As explained in a BNP Paribas Asset Management note, Hong Kong's foreign exchange reserves comprise the assets of the Exchange Fund and the Land Fund. 

The former is managed in two main portfolios - the Backing Portfolio and the Investment Portfolio - and two smaller portfolios, the Long-term Growth Portfolio and the Strategic Portfolio (see below).

The Backing Portfolio consists of stable, high quality assets denominated in US dollars to ensure that the monetary base (M0) is fully backed by a rate of 1 USD for 7.8 HKD. 

The investment portfolio is invested in international secondary markets in accordance with the government's investment guidelines. 

The long-term growth portfolio has been invested in venture capital and real estate since 2009.  The strategic portfolio has been invested in the Hong Kong stock market since 2007.

The Land Fund was established in 1985 by the Sino-British Joint Declaration to receive revenues from government land sales.


Source: : HKMA, BNP Paribas Asset Management  


These different portfolios partly explain the decline in foreign exchange reserves in 2022. 

Firstly, the Hong Kong government had to dip into the Exchange Fund to compensate for the shortfall in tax revenues. A worsening of the economic situation in Hong Kong could therefore lead to a further decline in foreign exchange reserves. 

Another possible explanation for the drop in reserves in 2022 is the losses incurred on the investment portfolio. Although there is little or no transparency on the assets held in the portfolio, there is every indication that the decline in international markets is having an impact on the valuation of these assets. The decline in property prices is probably not yet taken into account, but could affect the future development of the Long-term Growth Portfolio.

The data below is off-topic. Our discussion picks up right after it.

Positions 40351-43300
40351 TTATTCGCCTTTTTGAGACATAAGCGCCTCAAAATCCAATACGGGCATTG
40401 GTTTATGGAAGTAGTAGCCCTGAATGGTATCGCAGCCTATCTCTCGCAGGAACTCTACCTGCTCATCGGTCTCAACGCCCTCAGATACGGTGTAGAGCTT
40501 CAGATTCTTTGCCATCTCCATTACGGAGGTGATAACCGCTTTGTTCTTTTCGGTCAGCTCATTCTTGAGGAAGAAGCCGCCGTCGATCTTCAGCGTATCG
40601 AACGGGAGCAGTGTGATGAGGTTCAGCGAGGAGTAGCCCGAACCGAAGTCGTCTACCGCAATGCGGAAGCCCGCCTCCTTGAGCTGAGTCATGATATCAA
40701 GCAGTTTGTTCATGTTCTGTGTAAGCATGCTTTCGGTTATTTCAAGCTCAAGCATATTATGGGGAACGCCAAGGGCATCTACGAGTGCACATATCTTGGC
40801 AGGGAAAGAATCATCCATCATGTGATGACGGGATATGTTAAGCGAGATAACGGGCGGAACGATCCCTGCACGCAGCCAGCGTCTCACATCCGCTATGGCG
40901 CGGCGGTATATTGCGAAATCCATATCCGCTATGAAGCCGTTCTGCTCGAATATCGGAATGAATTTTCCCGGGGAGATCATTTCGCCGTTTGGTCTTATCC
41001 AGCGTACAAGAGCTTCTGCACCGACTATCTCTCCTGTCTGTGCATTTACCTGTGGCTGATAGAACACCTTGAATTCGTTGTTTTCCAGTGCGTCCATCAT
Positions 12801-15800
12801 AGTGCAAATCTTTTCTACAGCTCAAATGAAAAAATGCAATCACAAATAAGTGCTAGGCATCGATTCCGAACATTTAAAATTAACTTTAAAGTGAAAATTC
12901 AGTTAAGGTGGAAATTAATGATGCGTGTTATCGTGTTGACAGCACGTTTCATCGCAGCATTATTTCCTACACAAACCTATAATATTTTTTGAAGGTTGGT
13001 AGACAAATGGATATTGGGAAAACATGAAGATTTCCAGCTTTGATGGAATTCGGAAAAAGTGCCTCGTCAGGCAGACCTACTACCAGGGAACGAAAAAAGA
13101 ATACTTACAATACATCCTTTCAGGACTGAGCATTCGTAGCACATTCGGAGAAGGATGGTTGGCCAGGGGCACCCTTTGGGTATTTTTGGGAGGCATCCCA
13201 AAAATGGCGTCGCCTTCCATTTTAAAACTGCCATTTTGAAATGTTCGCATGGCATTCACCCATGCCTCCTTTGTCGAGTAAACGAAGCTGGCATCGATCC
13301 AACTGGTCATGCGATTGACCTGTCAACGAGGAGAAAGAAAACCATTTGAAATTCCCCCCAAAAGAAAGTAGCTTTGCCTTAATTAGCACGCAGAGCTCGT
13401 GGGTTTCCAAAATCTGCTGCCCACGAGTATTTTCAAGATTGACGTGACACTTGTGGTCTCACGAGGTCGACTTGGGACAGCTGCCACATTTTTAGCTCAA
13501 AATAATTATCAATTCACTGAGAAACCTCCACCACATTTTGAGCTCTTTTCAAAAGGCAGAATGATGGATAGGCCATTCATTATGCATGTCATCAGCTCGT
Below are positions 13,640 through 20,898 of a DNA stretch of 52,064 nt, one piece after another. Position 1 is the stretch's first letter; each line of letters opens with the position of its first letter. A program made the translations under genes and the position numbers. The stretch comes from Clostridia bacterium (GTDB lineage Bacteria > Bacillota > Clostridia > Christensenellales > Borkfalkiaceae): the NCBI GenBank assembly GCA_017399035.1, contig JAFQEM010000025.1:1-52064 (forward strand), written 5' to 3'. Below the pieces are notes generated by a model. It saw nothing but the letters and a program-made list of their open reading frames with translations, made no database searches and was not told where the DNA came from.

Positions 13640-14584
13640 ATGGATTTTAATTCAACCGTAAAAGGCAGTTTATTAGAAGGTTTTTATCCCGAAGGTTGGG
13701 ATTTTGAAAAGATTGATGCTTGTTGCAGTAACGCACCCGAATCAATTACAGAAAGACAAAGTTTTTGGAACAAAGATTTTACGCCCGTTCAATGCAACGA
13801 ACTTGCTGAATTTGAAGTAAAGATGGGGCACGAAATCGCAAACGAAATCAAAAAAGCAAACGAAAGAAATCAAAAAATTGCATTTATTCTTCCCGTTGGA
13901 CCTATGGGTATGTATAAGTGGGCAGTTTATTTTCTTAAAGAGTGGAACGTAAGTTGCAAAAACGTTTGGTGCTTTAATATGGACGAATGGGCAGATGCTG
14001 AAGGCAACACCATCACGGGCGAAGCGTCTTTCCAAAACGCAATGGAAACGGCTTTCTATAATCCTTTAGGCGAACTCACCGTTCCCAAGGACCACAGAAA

The composition of foreign exchange reserves highlights the risk of a vicious circle faced by the Hong Kong authorities: the island's loss of momentum will weigh on tax revenues and thus drain foreign exchange reserves. The fall in property prices could also reduce the reserves available. This drop in reserves comes at a time when the HKMA has never needed to defend the peg more than it does now. 

It is this accumulation of risks that is prompting some hedge fund managers to bet on a de-pegging of the HKD against the dollar. For example, billionaire investor Bill Ackman, manager of Pershing Square, recently said he held a large notional short position against the Hong Kong dollar through the holding of put options. For him, the peg no longer makes sense for Hong Kong and it is only a matter of time before it breaks down.

Can the Hong-Kong dollar lose its peg? With which consequences? 

A de-pegging of the HKD is not a consensus view. The Shenzhen Securities Times, affiliated with the Chinese Communist Party, published an article in August stating that the peg is a pillar of Hong Kong's economic and financial stability. Much of Hong Kong's trade is conducted in dollars, and the peg is essential to attracting investment from hedge funds.

In a recent report, Goldman Sachs said that market concerns about the sustainability of the peg have resurfaced due to declining foreign reserves. Nevertheless, the US investment bank does not expect any changes to the peg in the near future. 

Yet China's increasing interference suggests that a yuan peg could one day make sense. Although the short and medium-term consequences could be very negative for Hong Kong. A devaluation of the HKD could further depress the property market. It would also affect the confidence of international investors in Hong Kong and accelerate talent flight. A de-pegging could also weigh on imported inflation. And trigger a competitive devaluation movement in Asia. 

As mentioned in the introduction, monetary tightening moves by the Fed have often created collateral damage beyond US borders. A pause or pivot by the Fed in 2023 would have the merit of easing the pressure on the HKD. However, Hong Kong seems to be at a turning point in its history and may have to question the wisdom of the peg.